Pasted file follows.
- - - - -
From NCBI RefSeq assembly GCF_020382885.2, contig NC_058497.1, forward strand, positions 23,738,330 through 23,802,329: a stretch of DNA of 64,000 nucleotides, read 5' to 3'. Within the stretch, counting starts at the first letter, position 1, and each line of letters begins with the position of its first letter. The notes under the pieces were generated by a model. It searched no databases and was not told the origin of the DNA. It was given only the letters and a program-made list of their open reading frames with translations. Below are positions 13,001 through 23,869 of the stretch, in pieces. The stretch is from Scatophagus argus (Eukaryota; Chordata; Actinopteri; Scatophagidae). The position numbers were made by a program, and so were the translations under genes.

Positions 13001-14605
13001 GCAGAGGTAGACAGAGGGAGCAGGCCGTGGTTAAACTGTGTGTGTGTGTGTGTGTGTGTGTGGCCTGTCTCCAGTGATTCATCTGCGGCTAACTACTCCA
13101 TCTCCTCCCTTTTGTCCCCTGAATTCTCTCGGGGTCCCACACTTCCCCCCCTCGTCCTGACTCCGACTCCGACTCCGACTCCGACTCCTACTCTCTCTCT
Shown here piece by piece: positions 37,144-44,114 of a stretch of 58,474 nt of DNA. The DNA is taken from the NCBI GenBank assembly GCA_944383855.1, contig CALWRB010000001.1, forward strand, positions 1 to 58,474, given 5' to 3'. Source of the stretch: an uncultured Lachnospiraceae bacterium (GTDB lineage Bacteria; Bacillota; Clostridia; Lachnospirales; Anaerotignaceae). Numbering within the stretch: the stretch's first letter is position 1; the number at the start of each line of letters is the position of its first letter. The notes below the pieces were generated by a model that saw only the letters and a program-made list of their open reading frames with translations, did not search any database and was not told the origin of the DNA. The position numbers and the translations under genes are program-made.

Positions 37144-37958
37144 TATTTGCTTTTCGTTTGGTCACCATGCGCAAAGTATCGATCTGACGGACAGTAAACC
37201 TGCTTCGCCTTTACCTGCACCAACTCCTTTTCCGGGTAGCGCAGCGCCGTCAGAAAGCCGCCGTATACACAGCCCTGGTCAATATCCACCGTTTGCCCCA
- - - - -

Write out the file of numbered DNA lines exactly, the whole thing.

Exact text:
From NCBI RefSeq assembly GCF_020382885.2, contig NC_058497.1, forward strand, positions 23,738,330 through 23,802,329: a stretch of DNA of 64,000 nucleotides, read 5' to 3'. Within the stretch, counting starts at the first letter, position 1, and each line of letters begins with the position of its first letter. The notes under the pieces were generated by a model. It searched no databases and was not told the origin of the DNA. It was given only the letters and a program-made list of their open reading frames with translations. Below are positions 13,001 through 23,869 of the stretch, in pieces. The stretch is from Scatophagus argus (Eukaryota; Chordata; Actinopteri; Scatophagidae). The position numbers were made by a program, and so were the translations under genes.

Positions 13001-14605
13001 GCAGAGGTAGACAGAGGGAGCAGGCCGTGGTTAAACTGTGTGTGTGTGTGTGTGTGTGTGTGGCCTGTCTCCAGTGATTCATCTGCGGCTAACTACTCCA
13101 TCTCCTCCCTTTTGTCCCCTGAATTCTCTCGGGGTCCCACACTTCCCCCCCTCGTCCTGACTCCGACTCCGACTCCGACTCCGACTCCTACTCTCTCTCT
Shown here piece by piece: positions 37,144-44,114 of a stretch of 58,474 nt of DNA. The DNA is taken from the NCBI GenBank assembly GCA_944383855.1, contig CALWRB010000001.1, forward strand, positions 1 to 58,474, given 5' to 3'. Source of the stretch: an uncultured Lachnospiraceae bacterium (GTDB lineage Bacteria; Bacillota; Clostridia; Lachnospirales; Anaerotignaceae). Numbering within the stretch: the stretch's first letter is position 1; the number at the start of each line of letters is the position of its first letter. The notes below the pieces were generated by a model that saw only the letters and a program-made list of their open reading frames with translations, did not search any database and was not told the origin of the DNA. The position numbers and the translations under genes are program-made.

Positions 37144-37958
37144 TATTTGCTTTTCGTTTGGTCACCATGCGCAAAGTATCGATCTGACGGACAGTAAACC
37201 TGCTTCGCCTTTACCTGCACCAACTCCTTTTCCGGGTAGCGCAGCGCCGTCAGAAAGCCGCCGTATACACAGCCCTGGTCAATATCCACCGTTTGCCCCA